After some heavy breathing, there wasn't much for it but to see how much we could McGyver things and just keep going. The inner layer of the tire was still holding, so I put a tube in the thing and booted it with a dollar like you would a standard flat. It held. You could see the hernia bulging out at the point of damage (which I couldn't look at for too long without starting to freak out), but it held.
We kept riding. It was slow, painful going. I had the tire at a pretty low pressure to keep it from blowing, and it felt like pulling a beanbag full of pudding behind me. With bumps, since I could feel the thud of the damaged part of the tire every time it came around. And EXTRA bumps (just for fun!) because we were riding on cracked asphalt that had been shoddily patched about every twenty feet. Our asses felt every single one of these ka-chunks. And I had saddle sores. So, imagine bouncing up and down on tacks while trying to carefully pull a sack of mud that might pop at any moment behind you. THIS is the real glamor of the TransAmerica, y'all!
At least we had a moment of celebration in store for us, because after 13 miles of this anxious, gnarly riding, we finally got to leave Kansas. HOORAY! Not that we didn't experience some good things here, and not that it doesn't have a stark, surreal kind of grandeur to it, but I gotta be honest: I'd bike Appalachia ten times over before biking Kansas again. (Beau does not agree with this sentiment…)
Somehow, we struggled through our final 14 miles of bumpy road—praying for the tire every minute—and we made it to Sheridan Lake just as the sun was going down. While I got us some food at the gas-station-slash-grocery-slash-only-place-to-eat-in-town, Beau pedaled down to check out the "Lake." Much like most of the town itself, the "Lake" in Sheridan Lake is no more. But the dry, cracked bed does make for some wild sunset bike shots...
We were both exhausted when we finally made it to the Sheridan Lake Bible Church, which kindly hosts cyclists along the trail. Sometimes, sheer tiredness keeps you from more actively freaking out, but the situation is straight-up tenuous right now. I've just finished a do-not-try-this-at-home patch job on the tire using everything I could find in our stuff and here at the church: tube patches, rubber cement, duct tape… This is not regulation, y'all. The question is, can I make it all the way to Pueblo on this tire? We've got two more days of riding through the absolutely desolate wastes to get us there, and I have no idea whether this thing is going to give out on me in the middle of Tatooine. HEY, our first CLIFF HANGER. Join us next time for more Tales of the Dire Tire! But first...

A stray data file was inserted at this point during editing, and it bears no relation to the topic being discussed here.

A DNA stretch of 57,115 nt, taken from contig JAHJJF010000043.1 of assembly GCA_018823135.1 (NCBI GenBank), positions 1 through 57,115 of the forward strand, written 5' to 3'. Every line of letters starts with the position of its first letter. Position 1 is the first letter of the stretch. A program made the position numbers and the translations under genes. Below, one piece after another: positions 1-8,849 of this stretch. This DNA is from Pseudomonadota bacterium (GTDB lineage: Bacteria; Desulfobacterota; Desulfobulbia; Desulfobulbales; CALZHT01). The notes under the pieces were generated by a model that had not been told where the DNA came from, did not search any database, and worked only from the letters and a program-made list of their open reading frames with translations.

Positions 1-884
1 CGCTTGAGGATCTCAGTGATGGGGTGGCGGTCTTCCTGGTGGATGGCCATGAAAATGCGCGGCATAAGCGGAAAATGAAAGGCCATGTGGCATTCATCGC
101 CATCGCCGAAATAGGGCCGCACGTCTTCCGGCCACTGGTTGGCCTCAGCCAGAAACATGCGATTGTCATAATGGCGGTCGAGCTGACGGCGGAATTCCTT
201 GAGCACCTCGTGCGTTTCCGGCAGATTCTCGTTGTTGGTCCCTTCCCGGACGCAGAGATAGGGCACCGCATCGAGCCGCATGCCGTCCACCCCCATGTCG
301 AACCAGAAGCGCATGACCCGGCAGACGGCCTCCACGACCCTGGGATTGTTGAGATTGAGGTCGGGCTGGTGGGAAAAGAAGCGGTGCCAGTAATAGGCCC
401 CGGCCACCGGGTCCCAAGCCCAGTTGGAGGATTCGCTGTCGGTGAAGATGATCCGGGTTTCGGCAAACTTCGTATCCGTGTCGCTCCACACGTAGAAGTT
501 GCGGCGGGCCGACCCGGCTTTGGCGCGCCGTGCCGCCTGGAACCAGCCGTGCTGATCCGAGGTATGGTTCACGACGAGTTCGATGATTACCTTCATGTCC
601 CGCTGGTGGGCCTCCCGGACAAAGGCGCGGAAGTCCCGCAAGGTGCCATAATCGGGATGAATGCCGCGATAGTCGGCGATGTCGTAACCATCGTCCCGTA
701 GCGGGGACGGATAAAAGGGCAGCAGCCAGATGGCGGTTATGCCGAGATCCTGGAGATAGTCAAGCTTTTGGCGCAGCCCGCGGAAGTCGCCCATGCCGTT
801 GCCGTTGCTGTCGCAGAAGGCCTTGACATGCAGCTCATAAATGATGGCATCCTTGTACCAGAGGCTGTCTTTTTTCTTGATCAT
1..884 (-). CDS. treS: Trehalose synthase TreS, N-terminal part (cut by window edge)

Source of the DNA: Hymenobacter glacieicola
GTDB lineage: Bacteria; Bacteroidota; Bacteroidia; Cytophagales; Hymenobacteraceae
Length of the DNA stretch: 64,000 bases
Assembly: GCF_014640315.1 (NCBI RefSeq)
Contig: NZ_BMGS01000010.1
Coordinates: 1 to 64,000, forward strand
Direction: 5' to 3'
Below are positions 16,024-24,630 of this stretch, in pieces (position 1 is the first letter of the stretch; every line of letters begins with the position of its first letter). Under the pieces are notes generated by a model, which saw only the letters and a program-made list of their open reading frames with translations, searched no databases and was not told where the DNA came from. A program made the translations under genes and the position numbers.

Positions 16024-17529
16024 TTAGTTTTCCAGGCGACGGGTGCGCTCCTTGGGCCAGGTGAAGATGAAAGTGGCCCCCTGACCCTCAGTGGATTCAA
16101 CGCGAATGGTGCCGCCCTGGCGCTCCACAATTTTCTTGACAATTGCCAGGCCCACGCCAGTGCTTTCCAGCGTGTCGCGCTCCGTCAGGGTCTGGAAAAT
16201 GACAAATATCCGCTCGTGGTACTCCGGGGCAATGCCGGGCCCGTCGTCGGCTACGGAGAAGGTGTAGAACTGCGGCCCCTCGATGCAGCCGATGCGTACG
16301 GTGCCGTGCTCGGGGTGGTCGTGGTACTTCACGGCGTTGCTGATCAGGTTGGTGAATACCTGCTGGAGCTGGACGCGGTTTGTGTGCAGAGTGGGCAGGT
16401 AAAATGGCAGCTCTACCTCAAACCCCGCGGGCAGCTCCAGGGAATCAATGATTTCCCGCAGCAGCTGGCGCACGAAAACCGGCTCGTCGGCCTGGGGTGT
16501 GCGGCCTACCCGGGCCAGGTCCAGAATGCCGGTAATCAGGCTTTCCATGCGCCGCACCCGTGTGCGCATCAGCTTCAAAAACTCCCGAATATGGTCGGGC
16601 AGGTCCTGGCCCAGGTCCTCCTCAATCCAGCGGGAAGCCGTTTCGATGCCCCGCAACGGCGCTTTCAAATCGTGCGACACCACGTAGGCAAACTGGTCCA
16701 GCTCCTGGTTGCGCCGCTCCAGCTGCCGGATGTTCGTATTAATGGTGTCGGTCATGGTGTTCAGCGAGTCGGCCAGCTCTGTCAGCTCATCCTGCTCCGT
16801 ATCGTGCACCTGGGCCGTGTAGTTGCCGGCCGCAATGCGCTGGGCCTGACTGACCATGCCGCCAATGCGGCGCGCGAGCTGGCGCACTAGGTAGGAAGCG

STATS SO FAR
Total miles in Kansas: 494.7 (+5 in a truck)
Total trip miles: 2116.8
The skies. The vastness. The overwhelming sense of space. The feeling that you can actually see the curve of the globe.
Celebrating our was-to-have-been wedding day together with pizza and "Champagne" in a Holiday Inn in Chanute.
Starting our fundraiser. Riding to give something back.
Tim and his pick-up truck outside of Andover. Thank you, Tim!
Janet and Orvin in Newton. Such a house (houses!), such stories, such kindness.
David and his family in Bazine. Thank you for the tour, Victoria and Jeremy!
Best KS Eats:
Heartland Mill — A little weird and a little in the middle of nowhere (and almost not in Kansas anymore!) but downright DELICIOUS. We will dream of that chocolate milk for days to come.
Great Bend Coffee has a strong sandwich offering.
David made a vat of amazing barley-spinach-tomato soup. Yummmm.
I mean, we made carbonara again in Hutchinson. Always the right choice.
Final KS Thought:
May the wind be ever at your back. Otherwise, fuck the wind.
Day 46: Scott City, KS to Sheridan Lake, CO, 77.3 miles, 1725 feet of climbing, chocolatey goodness, bicycle badness. TO BE CONTINUED...